Is Aaron Naughton the difference between the Bulldogs contending or pretending?
In his second game back from a syndesmosis injury, Aaron Naughton reminded the football world what the Bulldogs had been missing with him on the sidelines. He had four goals to his name before the half-time interval and finished with a career high six in a devastating performance up forward.
The 20-year-old key forward is one of the most exciting prospects in the competition and the Bulldogs are a different team with him prowling their attacking 50. While we know this performance was against the winless Crows, and the Bulldogs always look impressive against the bottom teams, we couldn’t help but wonder if Naughton is the missing piece of their jigsaw in 2020?
Unlike many questions we ponder, we won’t have long to get our answer on this one. With matches against Melbourne, Geelong and West Coast next up we will quickly find out if the Doggies remain flat track bullies or are a genuine contender again with Naughton up front.
How the Game Was Won
With the Bulldogs dominating pretty much every statistical category there is, there isn’t a lot of analysis required here. At the end of the day, Ruckman Reilly O’Brien was pretty much the only Crow to consistently get his hands on the ball but invariably his touch would be followed by a Bulldog takeaway.
With one way traffic at the stoppages, the Bulldogs were able to monopolise possession and territory. They won the stoppages 44-19, with the Crows only just shading Marcus Bontempelli 19-12, the inside 50s 61-32 and the possession count by over 100.
To say that this is where it began and ended though, would be a disservice to just how much the Bulldogs outworked their opponents. They were harder at the contest, winning contested ball by 39, and ran harder off the ball to win uncontested ball by 80. Their work without the ball was so much better than the Crows too. Despite the Crows only having possession of the ball for 35% of the match, the Bulldogs were still able to out tackle them 54-40.
This was men against boys stuff. In every facet of the game the Crows were completely overwhelmed by a team better equipped and more determined to win.
What the Coaches Said
Luke Beveridge wasn’t completely satisfied with his teams performance but he was particularly pleased with their midfield dominance and the efforts of Aaron Naughton. “We need to continue to go to school on probably our ball use as much as anything because I felt some of those blatant turnovers just really hurt us going the full length of the ground at times,” Beveridge said.
“But I was so pleased, we had so many different role players today, and in a team that was piecemeal. It was put together through some lads who have earned an opportunity, and some boys who have probably gone back to where they started in our back end, such as Roarke Smith and Ed Richards. Really pleased with how functional we were all through the lines, but we probably let them score too much.”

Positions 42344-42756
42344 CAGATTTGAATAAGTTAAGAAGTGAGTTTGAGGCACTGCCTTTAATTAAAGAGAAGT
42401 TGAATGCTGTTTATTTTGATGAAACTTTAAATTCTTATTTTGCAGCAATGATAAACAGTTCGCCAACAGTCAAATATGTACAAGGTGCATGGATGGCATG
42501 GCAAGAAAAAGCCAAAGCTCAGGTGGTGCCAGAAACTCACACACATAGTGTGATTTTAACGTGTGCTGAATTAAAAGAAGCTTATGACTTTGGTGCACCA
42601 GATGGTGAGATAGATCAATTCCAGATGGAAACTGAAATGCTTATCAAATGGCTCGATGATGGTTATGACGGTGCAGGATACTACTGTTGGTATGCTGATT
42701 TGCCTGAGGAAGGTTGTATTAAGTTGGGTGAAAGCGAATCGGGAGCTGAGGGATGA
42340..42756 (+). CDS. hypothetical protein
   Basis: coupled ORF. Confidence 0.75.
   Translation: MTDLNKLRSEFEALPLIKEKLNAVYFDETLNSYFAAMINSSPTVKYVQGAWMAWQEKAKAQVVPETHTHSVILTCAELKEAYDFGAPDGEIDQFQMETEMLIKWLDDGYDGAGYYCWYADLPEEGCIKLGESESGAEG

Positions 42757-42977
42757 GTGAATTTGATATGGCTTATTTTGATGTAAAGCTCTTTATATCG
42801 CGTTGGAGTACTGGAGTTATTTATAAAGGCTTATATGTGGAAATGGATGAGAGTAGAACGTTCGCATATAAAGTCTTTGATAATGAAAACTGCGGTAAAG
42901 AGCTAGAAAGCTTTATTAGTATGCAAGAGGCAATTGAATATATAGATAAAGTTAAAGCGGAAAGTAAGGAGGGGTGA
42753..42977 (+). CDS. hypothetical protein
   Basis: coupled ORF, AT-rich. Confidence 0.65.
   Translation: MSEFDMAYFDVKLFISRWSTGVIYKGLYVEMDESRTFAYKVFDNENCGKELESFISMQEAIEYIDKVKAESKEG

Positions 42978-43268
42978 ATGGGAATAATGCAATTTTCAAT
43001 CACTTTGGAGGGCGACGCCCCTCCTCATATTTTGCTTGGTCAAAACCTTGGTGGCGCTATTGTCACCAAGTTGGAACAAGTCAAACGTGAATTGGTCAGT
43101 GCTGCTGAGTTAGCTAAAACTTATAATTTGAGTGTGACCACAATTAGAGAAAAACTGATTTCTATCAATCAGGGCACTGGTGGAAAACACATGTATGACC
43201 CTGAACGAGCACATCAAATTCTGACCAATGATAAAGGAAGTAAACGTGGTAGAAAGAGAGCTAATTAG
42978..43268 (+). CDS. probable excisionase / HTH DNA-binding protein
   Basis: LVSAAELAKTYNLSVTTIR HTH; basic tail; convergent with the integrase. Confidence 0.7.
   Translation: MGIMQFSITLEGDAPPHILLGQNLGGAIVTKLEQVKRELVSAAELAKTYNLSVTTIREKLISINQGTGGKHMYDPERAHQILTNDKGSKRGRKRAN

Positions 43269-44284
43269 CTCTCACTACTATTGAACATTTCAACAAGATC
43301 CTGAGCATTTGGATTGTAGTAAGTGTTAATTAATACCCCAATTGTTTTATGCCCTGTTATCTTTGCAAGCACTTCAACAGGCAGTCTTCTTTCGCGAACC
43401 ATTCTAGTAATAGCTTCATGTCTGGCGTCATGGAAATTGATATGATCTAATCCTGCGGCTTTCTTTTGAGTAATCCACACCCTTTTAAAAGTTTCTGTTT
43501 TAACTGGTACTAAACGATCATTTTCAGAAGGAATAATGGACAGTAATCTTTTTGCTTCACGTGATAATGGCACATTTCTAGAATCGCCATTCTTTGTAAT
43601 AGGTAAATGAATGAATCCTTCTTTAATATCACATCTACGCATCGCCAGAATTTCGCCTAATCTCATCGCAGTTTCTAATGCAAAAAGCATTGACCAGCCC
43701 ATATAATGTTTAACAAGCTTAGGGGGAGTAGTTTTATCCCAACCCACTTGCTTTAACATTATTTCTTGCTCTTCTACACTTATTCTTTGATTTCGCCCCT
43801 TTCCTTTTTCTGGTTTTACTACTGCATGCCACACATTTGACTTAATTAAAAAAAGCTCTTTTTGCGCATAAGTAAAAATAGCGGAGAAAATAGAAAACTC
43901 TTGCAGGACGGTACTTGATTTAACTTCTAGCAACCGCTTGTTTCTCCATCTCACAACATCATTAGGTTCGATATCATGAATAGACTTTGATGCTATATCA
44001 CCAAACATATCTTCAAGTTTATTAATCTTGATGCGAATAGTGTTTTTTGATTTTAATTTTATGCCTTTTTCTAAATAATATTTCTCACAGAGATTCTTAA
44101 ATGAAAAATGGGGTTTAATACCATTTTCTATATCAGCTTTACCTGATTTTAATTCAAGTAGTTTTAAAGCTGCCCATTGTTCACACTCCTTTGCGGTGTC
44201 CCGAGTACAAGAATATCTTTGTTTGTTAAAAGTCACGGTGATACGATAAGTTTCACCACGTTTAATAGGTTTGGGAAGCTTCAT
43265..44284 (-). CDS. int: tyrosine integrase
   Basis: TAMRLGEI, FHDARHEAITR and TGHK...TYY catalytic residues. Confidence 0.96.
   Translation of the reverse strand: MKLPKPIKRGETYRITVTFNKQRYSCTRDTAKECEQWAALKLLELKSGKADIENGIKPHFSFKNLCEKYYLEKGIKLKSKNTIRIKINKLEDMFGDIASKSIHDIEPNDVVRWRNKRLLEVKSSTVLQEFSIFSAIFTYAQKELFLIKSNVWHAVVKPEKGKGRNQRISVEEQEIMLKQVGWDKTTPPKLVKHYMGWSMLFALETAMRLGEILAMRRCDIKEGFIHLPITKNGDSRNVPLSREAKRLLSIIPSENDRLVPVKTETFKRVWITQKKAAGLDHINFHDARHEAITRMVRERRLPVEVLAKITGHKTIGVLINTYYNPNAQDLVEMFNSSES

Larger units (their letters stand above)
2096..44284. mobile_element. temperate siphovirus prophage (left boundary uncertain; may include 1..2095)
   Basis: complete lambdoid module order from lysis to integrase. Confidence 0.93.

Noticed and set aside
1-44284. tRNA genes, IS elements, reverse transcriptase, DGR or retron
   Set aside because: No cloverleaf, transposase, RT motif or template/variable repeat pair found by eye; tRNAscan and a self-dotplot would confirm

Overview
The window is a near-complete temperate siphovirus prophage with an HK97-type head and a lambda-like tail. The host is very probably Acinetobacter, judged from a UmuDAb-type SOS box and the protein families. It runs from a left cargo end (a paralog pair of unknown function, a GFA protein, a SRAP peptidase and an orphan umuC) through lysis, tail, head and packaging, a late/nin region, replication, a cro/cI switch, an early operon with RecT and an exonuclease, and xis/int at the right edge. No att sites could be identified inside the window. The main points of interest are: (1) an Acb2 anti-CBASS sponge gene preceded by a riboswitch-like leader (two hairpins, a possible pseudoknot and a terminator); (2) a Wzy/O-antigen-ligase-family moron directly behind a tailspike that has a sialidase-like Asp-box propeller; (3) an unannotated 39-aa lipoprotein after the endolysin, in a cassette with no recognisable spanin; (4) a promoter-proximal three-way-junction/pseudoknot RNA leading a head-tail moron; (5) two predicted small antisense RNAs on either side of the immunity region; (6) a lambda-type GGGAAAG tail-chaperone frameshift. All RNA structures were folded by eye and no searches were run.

He reserved special praise for the returning Lachie Hunter. “He has been an important player for our club for a long time and we miss his work. He showed this afternoon what he is capable of,” Beveridge said. “That’s great for him because it’s been a difficult time for him. He’s always been invested … he is an influencer, not in a social media sense in a football club sense. He has great care and empathy for his teammates and his words and actions really marry up.”
Matthew Nicks admitted there was very few positives to take away from his team’s performance. “We just didn’t really bring (it), did we?,” he said. “We were outmuscled, beaten in the contest convincingly – (which is) the area we focus mainly on trying to keep ourselves in the fight, and come away with games proud of what we put out there.
“We aren’t doing that, we didn’t do that today.”
“If you are not consistent in the contest you are not competitive, so we will go away and work and we will get hard,” he said.
“We’ve got five weeks to re-right the ship.”
The fightback after falling five goals behind in the first quarter was one positive for his team. “We have been unable to do that when we’ve been challenged so far this year, so we fought back for a quarter,” he said. “(We) came into that break and thought ‘we’ve done well, we’ve been able to fight our way back into the game’, but then after that to be beaten like we were, in the end, beaten by a much stronger midfield group.
“They have bigger bodies, we were unable to stick tackles, they were cleaner with the ball. We win hit-outs and we get a chance with first possession, but we fumble. Some of that we knew what we were coming up against, we knew coming in that they had a very strong midfield but you can’t have numbers like we did. We lost tackles by 13, we lost contested ball by nearly 40, you can’t be doing that.”
WESTERN BULLDOGS 6.3 8.8 12.12 16.15 (111)
ADELAIDE 4.1 5.3 5.5 8.6 (54)
Western Bulldogs: Naughton 6, Bontempelli 2, Cavarra 2, Dale, Lloyd, Hunter, Dunkley, McLean, English
Adelaide: Stengle, Walker, Himmelberg, Murphy, Smith, Laird, Mackay, M.Crouch
Western Bulldogs: Naughton, Bontempelli, B.Smith, Hunter, Liberatore, Daniel
Adelaide: O’Brien, M.Crouch, Keays, Smith, Laird, Poholke
Western Bulldogs: English (ankle)
Adelaide: McPherson (hamstring)